Hultgren and Ruppersberger: Protect infrastructure finance in tax reform

Americans on both sides of the aisle agree: Our current tax code is complex, costly and time consuming. It hurts the ability of American businesses to grow and create new middle-class jobs, and for individuals to cover basic household costs. We believe it’s time for real reforms that simplify the tax code, lower taxes on all Americans and their families and stimulate job growth.

We are encouraged by a number of the reforms proposed in the Tax Cuts and Jobs Act working its way through the House.

However, as co-chairmen of the Municipal Finance Caucus, we are concerned by the serious threat posed to the tax-exempt status of private activity bonds. These tools are used regularly by states and local governments to fund important public goods such as health care facilities; affordable housing; schools and universities; airports; water and sewer facilities; commuting centers; and other important infrastructure.

This year, 162 members of Congress joined together in demonstrating the importance of municipal finance, including private activity bonds, to fund the vast majority of infrastructure projects in their communities.

In fact, President Donald Trump has called for increasing infrastructure investment in the U.S., and has underscored the idea of public and private institutions partnering to improve infrastructure. There are a number of proposals before Congress to expand upon the success of PABs.

The current tax-exempt status of PABs made it possible for Presence Health, the largest Catholic health system in Illinois, to refinance its debt, ensuring its continued services would be made available to hundreds of thousands of the neediest individuals and families across the state. Constituents in Illinois’ 14th District depend on Presence to access their Medicaid benefits. The University of Chicago has used these bonds for every building at its medical center, including specialized care for children and cancer patients.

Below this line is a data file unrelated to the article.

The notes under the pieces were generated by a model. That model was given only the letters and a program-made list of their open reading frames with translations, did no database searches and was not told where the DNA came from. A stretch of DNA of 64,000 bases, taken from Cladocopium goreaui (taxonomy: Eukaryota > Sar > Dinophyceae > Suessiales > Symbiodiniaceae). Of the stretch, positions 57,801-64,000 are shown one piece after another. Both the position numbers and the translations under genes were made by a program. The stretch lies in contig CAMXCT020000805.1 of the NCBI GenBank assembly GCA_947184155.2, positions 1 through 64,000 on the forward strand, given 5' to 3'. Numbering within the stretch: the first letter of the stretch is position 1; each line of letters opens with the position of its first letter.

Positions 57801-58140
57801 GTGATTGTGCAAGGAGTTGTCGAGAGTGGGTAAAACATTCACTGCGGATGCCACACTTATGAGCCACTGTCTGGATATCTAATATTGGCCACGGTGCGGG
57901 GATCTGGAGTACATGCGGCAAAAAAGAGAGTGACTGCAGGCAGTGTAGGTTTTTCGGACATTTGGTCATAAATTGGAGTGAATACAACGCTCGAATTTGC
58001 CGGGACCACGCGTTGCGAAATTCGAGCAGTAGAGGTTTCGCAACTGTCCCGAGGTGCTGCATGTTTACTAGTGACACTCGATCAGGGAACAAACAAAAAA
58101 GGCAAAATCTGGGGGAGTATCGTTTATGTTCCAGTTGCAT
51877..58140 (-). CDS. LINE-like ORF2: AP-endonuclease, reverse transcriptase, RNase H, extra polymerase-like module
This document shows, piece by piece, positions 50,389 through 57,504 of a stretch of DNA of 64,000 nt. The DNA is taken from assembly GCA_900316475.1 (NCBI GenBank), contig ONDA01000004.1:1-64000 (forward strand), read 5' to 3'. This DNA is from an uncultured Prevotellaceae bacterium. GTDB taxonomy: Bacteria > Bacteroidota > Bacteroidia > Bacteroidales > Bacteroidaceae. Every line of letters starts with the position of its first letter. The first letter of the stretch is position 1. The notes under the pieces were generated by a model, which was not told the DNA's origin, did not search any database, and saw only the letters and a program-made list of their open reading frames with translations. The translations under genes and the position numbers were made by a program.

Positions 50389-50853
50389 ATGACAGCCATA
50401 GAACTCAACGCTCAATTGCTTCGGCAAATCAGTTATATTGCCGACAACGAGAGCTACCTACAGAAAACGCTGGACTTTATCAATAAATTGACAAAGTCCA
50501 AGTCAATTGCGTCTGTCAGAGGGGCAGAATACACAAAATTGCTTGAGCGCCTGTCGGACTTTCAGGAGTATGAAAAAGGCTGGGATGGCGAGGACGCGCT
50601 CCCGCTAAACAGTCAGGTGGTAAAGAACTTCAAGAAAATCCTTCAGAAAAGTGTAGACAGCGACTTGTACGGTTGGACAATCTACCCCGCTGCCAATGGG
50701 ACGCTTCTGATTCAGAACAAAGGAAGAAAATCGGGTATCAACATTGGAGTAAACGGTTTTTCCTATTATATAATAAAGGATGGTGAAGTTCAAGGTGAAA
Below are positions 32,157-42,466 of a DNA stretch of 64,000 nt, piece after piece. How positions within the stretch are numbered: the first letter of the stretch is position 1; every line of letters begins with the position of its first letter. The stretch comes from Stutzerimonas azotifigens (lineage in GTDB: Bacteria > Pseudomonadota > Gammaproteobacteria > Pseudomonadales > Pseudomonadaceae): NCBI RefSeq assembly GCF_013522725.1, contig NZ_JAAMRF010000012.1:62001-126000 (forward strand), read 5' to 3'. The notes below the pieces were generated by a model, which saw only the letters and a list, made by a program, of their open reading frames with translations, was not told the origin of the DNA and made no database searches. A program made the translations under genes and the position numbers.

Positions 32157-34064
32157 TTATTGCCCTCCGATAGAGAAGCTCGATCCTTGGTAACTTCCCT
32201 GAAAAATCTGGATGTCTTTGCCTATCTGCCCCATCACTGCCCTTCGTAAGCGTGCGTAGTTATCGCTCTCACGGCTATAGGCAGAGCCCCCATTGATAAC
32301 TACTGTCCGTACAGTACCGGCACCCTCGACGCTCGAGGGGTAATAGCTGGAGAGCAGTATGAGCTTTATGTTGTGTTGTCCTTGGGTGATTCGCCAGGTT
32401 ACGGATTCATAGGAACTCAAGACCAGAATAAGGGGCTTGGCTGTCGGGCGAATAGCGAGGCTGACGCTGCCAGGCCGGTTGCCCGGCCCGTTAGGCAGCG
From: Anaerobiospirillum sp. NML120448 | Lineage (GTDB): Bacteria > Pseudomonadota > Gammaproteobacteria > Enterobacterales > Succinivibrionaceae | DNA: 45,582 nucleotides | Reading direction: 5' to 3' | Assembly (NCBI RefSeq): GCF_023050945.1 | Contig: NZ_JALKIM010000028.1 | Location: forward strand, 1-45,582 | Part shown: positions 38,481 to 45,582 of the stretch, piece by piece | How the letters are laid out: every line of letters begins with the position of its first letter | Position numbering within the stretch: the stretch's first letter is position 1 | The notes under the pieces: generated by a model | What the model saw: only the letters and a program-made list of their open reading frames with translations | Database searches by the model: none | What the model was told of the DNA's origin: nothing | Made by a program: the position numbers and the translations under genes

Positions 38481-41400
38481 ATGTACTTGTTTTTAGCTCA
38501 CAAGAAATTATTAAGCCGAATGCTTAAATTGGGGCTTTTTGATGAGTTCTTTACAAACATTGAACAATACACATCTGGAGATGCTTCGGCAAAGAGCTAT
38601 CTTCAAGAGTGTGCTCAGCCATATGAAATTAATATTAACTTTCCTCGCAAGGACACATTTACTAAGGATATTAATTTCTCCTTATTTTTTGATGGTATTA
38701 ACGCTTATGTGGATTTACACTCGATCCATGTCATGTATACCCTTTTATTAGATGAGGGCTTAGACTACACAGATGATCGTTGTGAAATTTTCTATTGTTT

In Maryland, construction crews broke ground earlier this year on a long-awaited light rail line. Conceived more than three decades ago, the line was made possible only with a PAB – leveraging federal, state and private sector dollars. Not only is it expected to relieve traffic across three counties – in the state with the nation’s second-longest commutes – but the new line will create 52,000 new jobs.

We strongly encourage our colleagues in Congress to seriously reconsider what losing the tax-exempt status of PABs will mean for their districts before agreeing to advance this misguided and misunderstood change to the tax code that will stunt job growth for years to come.

• Randy Hultgren, a Republican, represents Illinois’ 14th Congressional District and is a member of the House Financial Services Committee. Dutch Ruppersberger, a Democrat, represents Maryland’s 2nd Congressional District and is a member of the House Appropriations Committee.